Rape only happens to young, attractive women

While it is true that about 80% of rape victims are under the age of 30, and that 9 out of 10 rape victims are female (Rape Abuse and Incest National Network (RAINN), 2009), rape is not exclusively limited to this population. In 2014, victims of reported rape ranged from 93-year-olds to infants as young as a few weeks. Anyone can be raped, including men, the elderly, people with disabilities, lesbian, gay, bisexual, transgender (LGBT) populations, and people from every racial, ethnic, religious, and socioeconomic group. While rape affects all segments of the population, research has revealed a systemic bias in the judicial processing of sex crimes, with physically attractive victims being viewed as more credible and, therefore, less responsible, compared to physically unattractive victims. This will be discussed in greater detail later.

Rape only happens to "bad" women

The belief that we live in a fair world where good things happen to good people and bad things happen to bad people (Just world hypothesis) is prevalent (Stromwall,

Alfredsson, & Landstrom, 2013). Victims of crime are, therefore, responsible for their own fate. This belief pins the blame on rape victims for not adhering to society's rules (Belknap, 2015) and suggests that only certain kinds of women are vulnerable to rape and sexual assault. Women seen as promiscuous, having prior sexual experiences, drinking alcohol, or engaging in activities at inappropriate places and/ or times are labeled as deviant. Sex workers (or prostitutes) are an example.

This myth is most likely perpetuated by evidence that certain groups are more vulnerable to rape and sexual assault. Female street prostitutes experience high rates of violence. In one study, it was found that about 40% of Chicago street prostitutes had been raped at some point, and 22% had been raped more than ten times (Raphael & Shapiro, 2002). Because street prostitutes violate gender norms by selling sex, they are viewed as "loose," "immoral," or "of low moral character." Because of these labels, the violence perpetrated against them has become normalized. Some male customers (or "Johns") believe raping a prostitute does not constitute rape (Oselin & Blasyak, 2013).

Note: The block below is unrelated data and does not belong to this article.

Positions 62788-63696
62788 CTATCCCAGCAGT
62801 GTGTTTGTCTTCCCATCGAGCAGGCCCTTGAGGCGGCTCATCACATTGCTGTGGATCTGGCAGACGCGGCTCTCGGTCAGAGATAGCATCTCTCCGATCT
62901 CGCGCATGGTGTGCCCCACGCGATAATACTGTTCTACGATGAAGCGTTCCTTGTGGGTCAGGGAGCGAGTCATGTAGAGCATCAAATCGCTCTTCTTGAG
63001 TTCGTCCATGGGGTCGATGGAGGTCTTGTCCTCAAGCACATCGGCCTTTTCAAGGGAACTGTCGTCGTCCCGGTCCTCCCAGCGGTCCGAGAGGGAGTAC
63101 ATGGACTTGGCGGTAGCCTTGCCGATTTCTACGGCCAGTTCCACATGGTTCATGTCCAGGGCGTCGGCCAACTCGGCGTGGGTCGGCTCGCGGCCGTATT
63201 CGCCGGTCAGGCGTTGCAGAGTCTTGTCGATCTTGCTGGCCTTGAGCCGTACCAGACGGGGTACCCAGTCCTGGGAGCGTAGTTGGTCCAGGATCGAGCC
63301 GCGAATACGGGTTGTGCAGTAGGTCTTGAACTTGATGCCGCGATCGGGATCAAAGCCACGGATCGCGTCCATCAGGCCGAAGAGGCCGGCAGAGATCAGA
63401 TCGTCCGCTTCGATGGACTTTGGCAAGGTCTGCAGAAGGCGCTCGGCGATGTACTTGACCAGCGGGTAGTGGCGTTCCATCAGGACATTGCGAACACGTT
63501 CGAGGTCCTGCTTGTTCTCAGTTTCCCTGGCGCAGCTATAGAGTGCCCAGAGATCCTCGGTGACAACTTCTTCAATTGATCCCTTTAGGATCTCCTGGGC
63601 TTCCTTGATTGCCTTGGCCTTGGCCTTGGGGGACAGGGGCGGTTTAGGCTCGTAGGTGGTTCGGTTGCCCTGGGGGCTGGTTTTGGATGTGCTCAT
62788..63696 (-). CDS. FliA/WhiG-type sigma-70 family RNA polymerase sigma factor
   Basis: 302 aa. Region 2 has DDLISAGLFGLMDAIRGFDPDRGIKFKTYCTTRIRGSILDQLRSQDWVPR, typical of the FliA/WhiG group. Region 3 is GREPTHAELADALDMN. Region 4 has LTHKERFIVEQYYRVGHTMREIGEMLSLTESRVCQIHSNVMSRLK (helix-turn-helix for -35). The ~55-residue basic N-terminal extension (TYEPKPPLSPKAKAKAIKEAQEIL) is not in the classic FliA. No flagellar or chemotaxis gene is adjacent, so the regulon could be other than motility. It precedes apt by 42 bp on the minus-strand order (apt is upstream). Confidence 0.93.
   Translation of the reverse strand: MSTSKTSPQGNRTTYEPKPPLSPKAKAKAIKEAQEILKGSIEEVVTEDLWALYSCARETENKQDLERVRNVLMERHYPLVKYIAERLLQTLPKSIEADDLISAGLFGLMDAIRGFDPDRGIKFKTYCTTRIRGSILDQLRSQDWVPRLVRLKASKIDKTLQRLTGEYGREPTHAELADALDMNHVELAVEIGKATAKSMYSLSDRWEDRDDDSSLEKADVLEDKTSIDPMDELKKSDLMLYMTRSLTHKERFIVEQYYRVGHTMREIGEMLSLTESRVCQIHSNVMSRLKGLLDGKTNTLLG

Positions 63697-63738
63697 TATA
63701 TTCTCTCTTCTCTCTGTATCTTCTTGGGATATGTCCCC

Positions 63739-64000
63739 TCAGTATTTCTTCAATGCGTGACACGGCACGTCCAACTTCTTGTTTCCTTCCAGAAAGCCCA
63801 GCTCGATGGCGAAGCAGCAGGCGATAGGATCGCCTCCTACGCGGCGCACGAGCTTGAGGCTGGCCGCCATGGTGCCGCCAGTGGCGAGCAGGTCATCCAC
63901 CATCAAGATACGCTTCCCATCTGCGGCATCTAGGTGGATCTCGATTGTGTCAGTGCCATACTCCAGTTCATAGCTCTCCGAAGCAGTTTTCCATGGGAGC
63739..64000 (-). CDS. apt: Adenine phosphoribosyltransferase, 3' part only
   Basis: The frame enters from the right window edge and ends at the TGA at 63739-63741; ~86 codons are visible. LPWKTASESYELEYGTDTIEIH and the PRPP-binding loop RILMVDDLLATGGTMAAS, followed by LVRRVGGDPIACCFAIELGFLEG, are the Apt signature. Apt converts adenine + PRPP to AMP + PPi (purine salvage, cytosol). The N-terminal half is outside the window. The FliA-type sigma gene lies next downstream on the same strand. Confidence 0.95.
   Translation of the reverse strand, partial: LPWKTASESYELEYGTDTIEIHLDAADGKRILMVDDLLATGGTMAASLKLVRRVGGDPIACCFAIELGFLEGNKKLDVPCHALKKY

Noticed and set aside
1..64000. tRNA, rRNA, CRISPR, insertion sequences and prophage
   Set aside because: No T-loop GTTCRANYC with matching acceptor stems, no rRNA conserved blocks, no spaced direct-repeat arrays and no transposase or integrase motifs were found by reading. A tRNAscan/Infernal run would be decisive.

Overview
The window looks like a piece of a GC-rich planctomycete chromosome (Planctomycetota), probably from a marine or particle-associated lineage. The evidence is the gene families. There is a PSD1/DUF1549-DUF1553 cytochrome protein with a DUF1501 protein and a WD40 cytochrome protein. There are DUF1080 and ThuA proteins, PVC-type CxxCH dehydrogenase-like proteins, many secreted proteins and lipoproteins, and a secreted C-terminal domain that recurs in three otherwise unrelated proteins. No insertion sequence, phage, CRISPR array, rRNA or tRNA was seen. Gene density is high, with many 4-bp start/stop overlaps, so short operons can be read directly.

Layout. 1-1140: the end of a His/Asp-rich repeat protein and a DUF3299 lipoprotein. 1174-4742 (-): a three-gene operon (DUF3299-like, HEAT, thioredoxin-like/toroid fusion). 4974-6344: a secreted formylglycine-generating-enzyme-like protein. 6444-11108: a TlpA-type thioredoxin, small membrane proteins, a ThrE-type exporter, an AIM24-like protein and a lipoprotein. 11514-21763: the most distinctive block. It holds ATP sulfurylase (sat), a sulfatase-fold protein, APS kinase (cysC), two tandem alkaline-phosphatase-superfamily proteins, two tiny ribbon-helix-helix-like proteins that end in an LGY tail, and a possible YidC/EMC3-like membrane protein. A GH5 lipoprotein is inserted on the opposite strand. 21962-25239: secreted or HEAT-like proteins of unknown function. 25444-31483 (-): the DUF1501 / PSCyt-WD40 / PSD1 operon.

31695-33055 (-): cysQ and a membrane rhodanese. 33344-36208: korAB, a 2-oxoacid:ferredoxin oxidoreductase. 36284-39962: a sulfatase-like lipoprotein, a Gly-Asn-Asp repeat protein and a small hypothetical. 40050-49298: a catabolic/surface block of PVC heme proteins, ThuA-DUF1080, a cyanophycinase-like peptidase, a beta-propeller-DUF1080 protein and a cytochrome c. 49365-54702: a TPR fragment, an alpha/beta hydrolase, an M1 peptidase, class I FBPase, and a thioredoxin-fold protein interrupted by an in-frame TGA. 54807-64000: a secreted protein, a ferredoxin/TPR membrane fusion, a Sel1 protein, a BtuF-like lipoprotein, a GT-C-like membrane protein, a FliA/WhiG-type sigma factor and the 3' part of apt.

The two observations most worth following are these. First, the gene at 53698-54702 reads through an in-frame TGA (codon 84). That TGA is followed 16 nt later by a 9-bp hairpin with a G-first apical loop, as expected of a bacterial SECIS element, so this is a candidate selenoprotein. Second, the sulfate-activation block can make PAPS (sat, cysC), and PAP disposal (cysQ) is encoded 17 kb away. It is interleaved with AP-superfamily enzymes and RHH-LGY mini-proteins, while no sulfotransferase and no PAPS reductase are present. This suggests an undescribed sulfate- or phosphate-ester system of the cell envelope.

Even women who do not explicitly violate rules and norms through risky behaviors, but are perceived as "other" because of their minority or socioeconomic status, can be seen as "bad girls." The reasons are linked to the legacies of racism, colonialism, and imperialism. In the antebellum South, sexual victimization of enslaved women was a common method for replenishing the slave workforce. This socially-approved sexual abuse led to Black female rape victims' portrayal as loose and immoral sexual temptresses who led men astray, rather than as victims of sex abuse (Collins, 2000). These portrayals equate women of color with "bad." Race, therefore, becomes another means for victim blaming.

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